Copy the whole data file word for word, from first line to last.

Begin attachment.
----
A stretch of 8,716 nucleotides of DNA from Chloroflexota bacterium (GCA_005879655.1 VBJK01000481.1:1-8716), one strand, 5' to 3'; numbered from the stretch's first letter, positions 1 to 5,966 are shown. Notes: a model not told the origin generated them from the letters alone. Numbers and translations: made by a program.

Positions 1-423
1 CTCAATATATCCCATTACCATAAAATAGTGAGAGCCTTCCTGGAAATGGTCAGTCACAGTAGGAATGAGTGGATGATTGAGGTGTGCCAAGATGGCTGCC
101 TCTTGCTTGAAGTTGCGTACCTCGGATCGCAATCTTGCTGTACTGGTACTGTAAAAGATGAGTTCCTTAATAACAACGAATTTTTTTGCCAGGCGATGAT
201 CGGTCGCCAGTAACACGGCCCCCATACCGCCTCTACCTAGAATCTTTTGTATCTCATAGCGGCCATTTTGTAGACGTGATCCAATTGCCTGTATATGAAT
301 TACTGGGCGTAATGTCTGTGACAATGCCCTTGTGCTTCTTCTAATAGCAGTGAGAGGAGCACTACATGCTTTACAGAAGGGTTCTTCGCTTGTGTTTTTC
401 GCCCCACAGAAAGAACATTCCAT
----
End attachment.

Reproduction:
A stretch of 8,716 nucleotides of DNA from Chloroflexota bacterium (GCA_005879655.1 VBJK01000481.1:1-8716), one strand, 5' to 3'; numbered from the stretch's first letter, positions 1 to 5,966 are shown. Notes: a model not told the origin generated them from the letters alone. Numbers and translations: made by a program.

Positions 1-423
1 CTCAATATATCCCATTACCATAAAATAGTGAGAGCCTTCCTGGAAATGGTCAGTCACAGTAGGAATGAGTGGATGATTGAGGTGTGCCAAGATGGCTGCC
101 TCTTGCTTGAAGTTGCGTACCTCGGATCGCAATCTTGCTGTACTGGTACTGTAAAAGATGAGTTCCTTAATAACAACGAATTTTTTTGCCAGGCGATGAT
201 CGGTCGCCAGTAACACGGCCCCCATACCGCCTCTACCTAGAATCTTTTGTATCTCATAGCGGCCATTTTGTAGACGTGATCCAATTGCCTGTATATGAAT
301 TACTGGGCGTAATGTCTGTGACAATGCCCTTGTGCTTCTTCTAATAGCAGTGAGAGGAGCACTACATGCTTTACAGAAGGGTTCTTCGCTTGTGTTTTTC
401 GCCCCACAGAAAGAACATTCCAT